Sunday, December 23, 2007
On this day:

My favorite Christmas songs

I can't improve on last year' here they are again. Same songs, but updated links and/or artists.

O Holy Night

Sung by Marantha Music:

Sung by Placido Domingo:

Sung by Celine Dion:

O Come All Ye Faithful (Adeste Fidelis)

Sung by Mario Lanza:

Sung by Twisted Sister (yes that Twisted Sister):

Ave Maria

Sung by Lucianno Pavarotti:

Sung by Pavarotti and Delores O'Riordan from the Cranberries (because you can never have enough Pavarotti):

Silent Night

Sung by Enya (in Irish, I think):

Little Drummer Boy

Sung by John Denver (at the Vatican):

Away in a Manger

Sung by Third Day:

Sung by Celtic Woman (different version):

The First Noel

Sung by Natalie Cole:

Jesu, Joy of Man's Desiring

Sung by Josh Groban:

The Christmas Song

Sung by Nat King Cole:

Blue Christmas

Sung by Elvis Presley:

White Christmas

Sung by Bing Crosby:

How Great Thou Art

Sung by Loretta Lynn:

Sung by Elvis Presley:

Friday, December 21, 2007
On this day:

John McCain's Christmas story

Here's Senator McCain's Christmas message:

“As a POW, my captors would tie my arms behind my back and then loop the rope around my neck and ankles so that my head was pulled down between my knees. I was often left like that throughout the night.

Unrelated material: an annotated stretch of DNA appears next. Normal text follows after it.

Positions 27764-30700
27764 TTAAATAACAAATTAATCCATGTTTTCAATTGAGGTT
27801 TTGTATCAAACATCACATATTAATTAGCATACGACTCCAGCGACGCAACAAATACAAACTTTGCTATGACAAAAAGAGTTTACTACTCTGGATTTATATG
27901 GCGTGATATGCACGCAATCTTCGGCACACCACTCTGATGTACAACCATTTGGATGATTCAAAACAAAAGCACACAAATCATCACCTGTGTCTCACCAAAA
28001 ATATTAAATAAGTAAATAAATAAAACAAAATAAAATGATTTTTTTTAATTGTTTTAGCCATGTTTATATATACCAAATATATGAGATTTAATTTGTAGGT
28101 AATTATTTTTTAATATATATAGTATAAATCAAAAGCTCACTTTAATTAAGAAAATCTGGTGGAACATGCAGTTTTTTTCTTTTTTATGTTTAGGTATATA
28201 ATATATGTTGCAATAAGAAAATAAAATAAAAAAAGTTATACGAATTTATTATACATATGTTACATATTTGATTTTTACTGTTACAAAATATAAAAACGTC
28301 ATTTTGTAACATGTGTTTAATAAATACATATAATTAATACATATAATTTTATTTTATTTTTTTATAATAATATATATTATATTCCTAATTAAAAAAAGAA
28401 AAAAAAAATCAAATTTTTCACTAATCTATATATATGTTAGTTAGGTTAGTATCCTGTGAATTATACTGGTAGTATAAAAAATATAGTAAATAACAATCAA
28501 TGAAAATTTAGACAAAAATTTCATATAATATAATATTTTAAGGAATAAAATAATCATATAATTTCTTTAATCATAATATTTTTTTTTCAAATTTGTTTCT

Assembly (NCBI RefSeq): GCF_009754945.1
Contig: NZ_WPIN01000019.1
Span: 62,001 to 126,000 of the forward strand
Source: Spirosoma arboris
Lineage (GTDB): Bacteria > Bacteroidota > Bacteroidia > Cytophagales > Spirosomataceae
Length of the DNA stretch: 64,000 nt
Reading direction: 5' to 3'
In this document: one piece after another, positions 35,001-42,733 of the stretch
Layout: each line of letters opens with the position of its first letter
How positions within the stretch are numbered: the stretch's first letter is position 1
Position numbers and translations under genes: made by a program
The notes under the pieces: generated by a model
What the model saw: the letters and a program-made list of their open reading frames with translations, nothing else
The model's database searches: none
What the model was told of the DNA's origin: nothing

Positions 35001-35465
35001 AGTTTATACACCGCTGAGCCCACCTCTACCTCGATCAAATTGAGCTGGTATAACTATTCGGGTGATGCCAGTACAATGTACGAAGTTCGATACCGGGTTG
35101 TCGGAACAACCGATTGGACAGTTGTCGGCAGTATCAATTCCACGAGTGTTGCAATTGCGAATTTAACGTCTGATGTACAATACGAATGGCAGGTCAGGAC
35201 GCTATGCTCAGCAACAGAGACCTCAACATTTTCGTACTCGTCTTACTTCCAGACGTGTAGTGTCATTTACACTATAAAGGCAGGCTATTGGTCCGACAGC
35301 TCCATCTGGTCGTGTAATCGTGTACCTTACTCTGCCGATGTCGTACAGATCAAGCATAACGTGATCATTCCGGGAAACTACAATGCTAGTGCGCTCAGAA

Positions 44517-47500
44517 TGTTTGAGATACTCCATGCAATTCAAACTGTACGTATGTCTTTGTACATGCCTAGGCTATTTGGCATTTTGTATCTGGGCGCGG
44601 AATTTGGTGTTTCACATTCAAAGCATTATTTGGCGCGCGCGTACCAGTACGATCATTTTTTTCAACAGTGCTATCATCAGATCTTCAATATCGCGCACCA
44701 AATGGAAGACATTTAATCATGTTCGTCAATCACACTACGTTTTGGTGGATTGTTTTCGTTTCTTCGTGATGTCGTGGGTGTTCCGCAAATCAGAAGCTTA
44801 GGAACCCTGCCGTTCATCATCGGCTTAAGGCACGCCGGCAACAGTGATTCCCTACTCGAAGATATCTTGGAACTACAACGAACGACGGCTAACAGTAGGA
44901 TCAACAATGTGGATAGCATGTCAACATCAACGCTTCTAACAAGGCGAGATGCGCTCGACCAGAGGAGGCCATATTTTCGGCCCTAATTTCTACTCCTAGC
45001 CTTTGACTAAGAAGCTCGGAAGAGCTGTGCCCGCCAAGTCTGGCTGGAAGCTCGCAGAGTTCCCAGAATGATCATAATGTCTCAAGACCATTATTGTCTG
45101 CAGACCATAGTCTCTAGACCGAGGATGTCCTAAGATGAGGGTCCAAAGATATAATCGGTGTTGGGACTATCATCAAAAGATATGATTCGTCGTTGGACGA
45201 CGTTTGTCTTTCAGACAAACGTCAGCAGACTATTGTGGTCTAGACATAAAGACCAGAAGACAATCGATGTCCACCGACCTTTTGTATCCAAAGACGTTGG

“One night a guard came into my cell. He put his finger to his lips signaling for me to be quiet, and then loosened my ropes to relieve my pain. The next morning, when his shift ended, the guard returned and retightened the ropes, never saying a word to me.

“A month or so later, on Christmas Day, I was standing in the dirt courtyard when I saw that same guard approach me. He walked up and stood silently next to me, not looking or smiling at me. After a few moments had passed, he rather nonchalantly used his sandaled foot to draw a cross in the dirt. We stood wordlessly looking at the cross, remembering the true light of Christmas, even in the darkness of a Vietnamese prison camp. After a minute or two, he rubbed it out and walked away.

“That guard was my Good Samaritan. I will never forget that man and I will never forget that moment. And I will never forget that, no matter where you are, no matter how difficult the circumstances, there will always be someone who will pick you up and carry you.